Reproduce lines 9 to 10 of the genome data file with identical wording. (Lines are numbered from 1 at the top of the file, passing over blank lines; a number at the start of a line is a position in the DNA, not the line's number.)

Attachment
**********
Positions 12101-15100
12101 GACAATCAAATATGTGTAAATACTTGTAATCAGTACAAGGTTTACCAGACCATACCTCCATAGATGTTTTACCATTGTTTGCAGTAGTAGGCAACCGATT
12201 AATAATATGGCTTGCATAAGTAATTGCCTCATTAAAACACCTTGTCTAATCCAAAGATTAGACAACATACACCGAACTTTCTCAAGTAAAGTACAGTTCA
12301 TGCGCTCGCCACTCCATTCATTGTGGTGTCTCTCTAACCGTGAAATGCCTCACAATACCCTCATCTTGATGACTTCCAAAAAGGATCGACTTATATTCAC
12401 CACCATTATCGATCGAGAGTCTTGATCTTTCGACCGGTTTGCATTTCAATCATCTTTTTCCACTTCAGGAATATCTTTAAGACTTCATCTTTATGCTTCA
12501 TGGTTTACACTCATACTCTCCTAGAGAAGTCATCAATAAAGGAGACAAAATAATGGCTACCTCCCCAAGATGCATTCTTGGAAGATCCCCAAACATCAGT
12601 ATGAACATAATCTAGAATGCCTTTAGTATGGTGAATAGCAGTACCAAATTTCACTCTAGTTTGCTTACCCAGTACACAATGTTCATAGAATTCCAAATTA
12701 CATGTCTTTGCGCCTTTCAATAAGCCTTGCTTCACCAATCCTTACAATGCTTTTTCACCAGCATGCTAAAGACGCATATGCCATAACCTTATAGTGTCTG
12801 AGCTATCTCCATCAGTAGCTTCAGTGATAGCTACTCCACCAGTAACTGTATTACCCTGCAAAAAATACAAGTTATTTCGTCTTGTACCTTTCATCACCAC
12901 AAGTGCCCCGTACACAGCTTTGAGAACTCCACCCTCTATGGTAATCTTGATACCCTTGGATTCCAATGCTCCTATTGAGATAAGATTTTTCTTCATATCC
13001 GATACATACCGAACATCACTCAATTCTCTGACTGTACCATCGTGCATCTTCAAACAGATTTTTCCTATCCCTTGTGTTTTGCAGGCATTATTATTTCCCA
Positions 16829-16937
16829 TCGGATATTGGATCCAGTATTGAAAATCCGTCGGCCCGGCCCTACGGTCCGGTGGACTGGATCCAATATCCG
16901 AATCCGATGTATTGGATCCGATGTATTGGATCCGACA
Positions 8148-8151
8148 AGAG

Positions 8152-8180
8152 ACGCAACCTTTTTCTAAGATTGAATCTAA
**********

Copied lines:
12801 AGCTATCTCCATCAGTAGCTTCAGTGATAGCTACTCCACCAGTAACTGTATTACCCTGCAAAAAATACAAGTTATTTCGTCTTGTACCTTTCATCACCAC
12901 AAGTGCCCCGTACACAGCTTTGAGAACTCCACCCTCTATGGTAATCTTGATACCCTTGGATTCCAATGCTCCTATTGAGATAAGATTTTTCTTCATATCC